Day 23, May 8: The Gevurah in Netzach

Hello, Everyone,
First of all, I wanted to tell you about a cool, little, technical feature of the "Disqus" blog commenting system that omerblog uses.
When you respond to someone else's post, you can set things up so that the person to whom you have responded will receive an e-mail notifying them of that fact. It's pretty easy to do.
Just type an “@” followed immediately by the person's username. (You can tell that you did it correctly because it will highlight in gray.) That's all there is to it. And once you have actually put up your post, you and others can click on the person's highlighted name and a pop-up window will appear showing you all of their activities on omerblog. Pretty spiffy, don't you think? Happy
Now, on to weightier matters…

Up to the point, I’ve presented fairly lengthy, discursive essays on each day of the Omer. Today, let’s try something different...
Shifra Tobacman’s excellent little book, Omer/Teshuvah, provides a meditative poem for each day of the Omer. Here’s her offering for this, the 23rd day, which is the Gevurah (power/judgment/discipline) in Netzach (persistence/eternity).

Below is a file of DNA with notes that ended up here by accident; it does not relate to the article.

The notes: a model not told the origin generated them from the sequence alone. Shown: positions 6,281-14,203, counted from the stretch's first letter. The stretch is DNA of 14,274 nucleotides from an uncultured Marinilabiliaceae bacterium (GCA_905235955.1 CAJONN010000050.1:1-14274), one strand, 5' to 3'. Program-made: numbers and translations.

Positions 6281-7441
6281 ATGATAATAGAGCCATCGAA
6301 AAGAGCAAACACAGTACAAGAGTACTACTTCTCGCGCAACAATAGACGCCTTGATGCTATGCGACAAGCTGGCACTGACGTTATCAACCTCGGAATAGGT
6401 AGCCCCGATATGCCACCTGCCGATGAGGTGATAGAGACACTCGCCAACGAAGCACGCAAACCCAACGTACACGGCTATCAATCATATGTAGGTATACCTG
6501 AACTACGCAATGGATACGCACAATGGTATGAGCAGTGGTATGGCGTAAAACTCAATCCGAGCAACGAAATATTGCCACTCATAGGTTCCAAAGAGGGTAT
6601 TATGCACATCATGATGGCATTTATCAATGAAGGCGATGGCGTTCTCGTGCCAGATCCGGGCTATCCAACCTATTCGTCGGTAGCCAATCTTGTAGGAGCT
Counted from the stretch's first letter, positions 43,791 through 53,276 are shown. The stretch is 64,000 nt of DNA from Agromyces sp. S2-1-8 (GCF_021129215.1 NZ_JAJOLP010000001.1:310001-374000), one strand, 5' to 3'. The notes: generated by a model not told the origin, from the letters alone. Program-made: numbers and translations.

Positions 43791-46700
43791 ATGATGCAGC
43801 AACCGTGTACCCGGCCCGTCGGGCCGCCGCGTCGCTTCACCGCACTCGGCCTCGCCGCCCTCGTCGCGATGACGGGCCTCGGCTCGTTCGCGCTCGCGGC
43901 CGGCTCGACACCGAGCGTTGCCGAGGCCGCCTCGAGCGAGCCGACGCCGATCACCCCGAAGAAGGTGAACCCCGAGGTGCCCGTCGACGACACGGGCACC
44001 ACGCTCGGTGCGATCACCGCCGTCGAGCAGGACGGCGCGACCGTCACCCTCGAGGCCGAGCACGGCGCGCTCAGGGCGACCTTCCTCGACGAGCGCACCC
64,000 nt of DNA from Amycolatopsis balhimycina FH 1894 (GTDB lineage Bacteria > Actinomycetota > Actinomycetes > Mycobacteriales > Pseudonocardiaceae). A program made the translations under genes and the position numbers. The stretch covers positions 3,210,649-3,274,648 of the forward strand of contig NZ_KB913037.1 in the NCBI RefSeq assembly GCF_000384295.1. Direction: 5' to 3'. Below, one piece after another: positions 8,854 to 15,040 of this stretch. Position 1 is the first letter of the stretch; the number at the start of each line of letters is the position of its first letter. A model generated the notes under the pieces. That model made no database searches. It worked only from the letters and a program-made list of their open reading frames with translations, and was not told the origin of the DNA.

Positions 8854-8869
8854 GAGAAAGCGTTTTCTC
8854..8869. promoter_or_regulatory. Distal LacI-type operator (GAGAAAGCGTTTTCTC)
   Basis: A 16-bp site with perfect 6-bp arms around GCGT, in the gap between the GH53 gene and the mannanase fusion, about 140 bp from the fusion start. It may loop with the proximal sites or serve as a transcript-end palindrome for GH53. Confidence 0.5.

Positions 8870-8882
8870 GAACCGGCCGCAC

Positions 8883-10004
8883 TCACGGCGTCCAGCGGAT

When you ride a bicycle
in windy conditions
you can minimize the impact
or use the wind to your advantage.

Keep your torso low, eyes straight ahead
when going against the wind
or when the wind is buffeting you from the side
So it flows over you like water off a duck’s back.

When the wind is at your back
Don't forget to enjoy the ride.
If going downhill
be sure to say"whee!"

If your climb is steep and long
and you have run through
all the gears on your bike
and you are tired
and still need to reach your destination
remember you can always get off and walk.

If you can't ride a bike,
or use your legs to walk,
you may still find a way
to traverse the windy passage.


Based on this poem, how do you think Shifra Tobacman, the poet, understands the 23rd day of the Omer?

And keep on posting!

Rabbi Steve Folberg
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